Photo: Flickr/The National Guard
The Internet is a dangerous, virus-infested place. Today’s most popular Web browsers claim they are chock full of protections to keep you safe.Some of the browser vendors get a little testy about each others’ proclamations about who can protect you better.
For instance, Microsoft loves to tout a quarterly security shootout, performed by NSS Labs, which tends to find a weakness in its competitor’s browsers. Its latest found that Internet Explorer’s security blocked 95 per cent of the bad stuff on the Web while Chrome blocks 33 per cent, and Safari and Firefox block less than 6 per cent.
UPDATED: It points out that certain browsers do a better job of protecting against certain nastiness better than others.
But all the browsers have their own advantages. For instance, Google encourages hackers to find holes and pays them cash when they do in what’s known as a “vulnerability reward program.” It has a good track record of fixing vulnerabilities fast. It sometimes rolls out a fix in as little as 12 hours.
We’ve sifted through the security features of the top four browsers to help compare how each one protects its users. These include Internet Explorer 9 and the upcoming version 10 released with Windows 8; Google Chrome; Mozilla Firefox; and Apple’s Safari.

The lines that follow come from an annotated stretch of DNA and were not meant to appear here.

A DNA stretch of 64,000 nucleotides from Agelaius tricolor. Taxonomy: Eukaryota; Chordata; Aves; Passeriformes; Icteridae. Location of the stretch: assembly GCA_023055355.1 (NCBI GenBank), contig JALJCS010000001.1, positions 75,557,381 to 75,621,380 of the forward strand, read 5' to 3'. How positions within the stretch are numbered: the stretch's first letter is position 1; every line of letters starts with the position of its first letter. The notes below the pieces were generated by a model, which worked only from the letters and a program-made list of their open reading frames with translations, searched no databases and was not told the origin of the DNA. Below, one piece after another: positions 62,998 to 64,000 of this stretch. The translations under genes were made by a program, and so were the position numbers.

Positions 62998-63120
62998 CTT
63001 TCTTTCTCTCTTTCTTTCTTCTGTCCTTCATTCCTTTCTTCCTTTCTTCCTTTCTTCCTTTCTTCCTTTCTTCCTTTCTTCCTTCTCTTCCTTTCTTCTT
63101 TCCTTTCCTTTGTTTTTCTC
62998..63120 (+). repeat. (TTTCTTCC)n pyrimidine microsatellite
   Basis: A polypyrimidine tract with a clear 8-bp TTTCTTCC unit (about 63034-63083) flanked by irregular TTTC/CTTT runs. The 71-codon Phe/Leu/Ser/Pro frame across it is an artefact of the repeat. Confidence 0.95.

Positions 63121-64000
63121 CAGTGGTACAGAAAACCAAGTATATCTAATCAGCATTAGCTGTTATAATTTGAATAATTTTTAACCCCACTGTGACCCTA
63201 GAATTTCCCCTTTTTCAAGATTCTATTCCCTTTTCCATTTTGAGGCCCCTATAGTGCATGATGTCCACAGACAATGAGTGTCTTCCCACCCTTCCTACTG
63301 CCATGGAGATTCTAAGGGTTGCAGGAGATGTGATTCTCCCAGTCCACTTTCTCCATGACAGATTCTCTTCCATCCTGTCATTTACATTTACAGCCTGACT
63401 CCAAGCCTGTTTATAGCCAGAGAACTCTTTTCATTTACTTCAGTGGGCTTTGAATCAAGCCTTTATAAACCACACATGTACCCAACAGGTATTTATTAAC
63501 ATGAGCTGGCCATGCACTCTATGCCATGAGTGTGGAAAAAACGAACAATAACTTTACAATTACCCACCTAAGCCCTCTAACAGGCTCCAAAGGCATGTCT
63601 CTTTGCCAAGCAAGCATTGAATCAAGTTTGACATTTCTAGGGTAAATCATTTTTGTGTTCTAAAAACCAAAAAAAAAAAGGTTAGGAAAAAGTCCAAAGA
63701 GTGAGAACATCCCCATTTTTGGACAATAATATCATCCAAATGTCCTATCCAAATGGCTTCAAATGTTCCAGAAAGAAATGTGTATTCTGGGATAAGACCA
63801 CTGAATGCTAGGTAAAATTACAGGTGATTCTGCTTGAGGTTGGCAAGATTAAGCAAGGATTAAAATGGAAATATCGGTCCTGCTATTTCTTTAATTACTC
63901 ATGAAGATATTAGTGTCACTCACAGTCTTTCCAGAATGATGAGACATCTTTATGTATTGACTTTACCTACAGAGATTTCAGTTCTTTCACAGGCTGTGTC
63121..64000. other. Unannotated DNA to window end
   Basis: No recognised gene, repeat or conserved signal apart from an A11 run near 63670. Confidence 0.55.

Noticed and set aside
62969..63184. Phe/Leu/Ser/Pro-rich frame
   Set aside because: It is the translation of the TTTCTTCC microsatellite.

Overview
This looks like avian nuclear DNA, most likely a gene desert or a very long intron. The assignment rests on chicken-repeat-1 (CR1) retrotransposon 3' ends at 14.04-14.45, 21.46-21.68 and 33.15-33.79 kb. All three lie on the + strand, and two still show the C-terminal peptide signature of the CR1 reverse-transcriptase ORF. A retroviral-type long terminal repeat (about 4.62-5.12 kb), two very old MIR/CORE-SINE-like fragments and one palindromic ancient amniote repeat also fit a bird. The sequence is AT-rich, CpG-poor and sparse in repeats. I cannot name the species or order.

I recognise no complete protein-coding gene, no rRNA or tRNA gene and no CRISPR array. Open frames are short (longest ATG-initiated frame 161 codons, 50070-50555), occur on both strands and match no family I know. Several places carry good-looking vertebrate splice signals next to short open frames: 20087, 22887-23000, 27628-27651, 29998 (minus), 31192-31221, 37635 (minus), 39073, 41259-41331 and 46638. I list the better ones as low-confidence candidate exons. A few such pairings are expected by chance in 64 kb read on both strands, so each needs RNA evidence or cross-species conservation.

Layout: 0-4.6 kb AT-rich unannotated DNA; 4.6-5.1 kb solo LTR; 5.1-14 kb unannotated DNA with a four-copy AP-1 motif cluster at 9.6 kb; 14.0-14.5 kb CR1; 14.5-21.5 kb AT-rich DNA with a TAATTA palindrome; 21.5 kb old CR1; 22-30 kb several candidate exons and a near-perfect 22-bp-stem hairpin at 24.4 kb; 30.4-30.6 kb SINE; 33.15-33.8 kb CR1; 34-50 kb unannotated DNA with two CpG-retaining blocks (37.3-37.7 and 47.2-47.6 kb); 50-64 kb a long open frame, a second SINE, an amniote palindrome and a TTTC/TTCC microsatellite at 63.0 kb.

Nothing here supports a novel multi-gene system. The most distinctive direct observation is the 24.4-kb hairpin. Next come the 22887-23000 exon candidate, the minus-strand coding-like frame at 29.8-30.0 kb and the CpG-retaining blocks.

Before we get into the unique security features of each browser, let’s look at what they all say they do.
- Malware warning: Tells you that a site contains viruses or will try to trick you into giving it your password information (an attack called phishing).
- Private browsing: Allows you to clear websites and cookies from your browser so no one can see what sites you visited.
- Do Not Track settings: Prevents advertising companies from tracking everything you do online.
- “Sandbox” mode: Keeps Web-based applications from being able to jump out of the browser and install something nasty onto your computer.
Special features in Internet Explorer
Internet Explorer verifies which applications on the Web are safe to download and which are not. It doesn’t block the whole Web page, just the download. If you go to download something that hasn’t checked out as ok, IE 9 will warn you that the app “is not commonly downloaded and could be risky.”
IE 10 will also warn you about fishy Windows 8 apps posted to websites outside Microsoft’s app store.
Special features in Google Chrome
Google Chrome automatically updates itself to the latest, safest version. Users never have to install an update manually.
Google Chrome makes it really difficult for Chrome extensions to include malware.
Special features in Mozilla Firefox
Firefox won’t let you download any applications over the Web unless it’s done over a secure connection. It can integrate antivirus applications to scan a download to verify its safety.
Click-to-play plugins gives you a warning if you are about to use an out-of-date or otherwise vulnerable plug-ins.
Special features in Apple Safari
Private AutoFill keeps a website from reading what you type as you type when filling out a form. You can complete the form with information from contacts, too.
Location warning tells you when a website is grabbing information about your whereabouts. You can block this info if you choose to.
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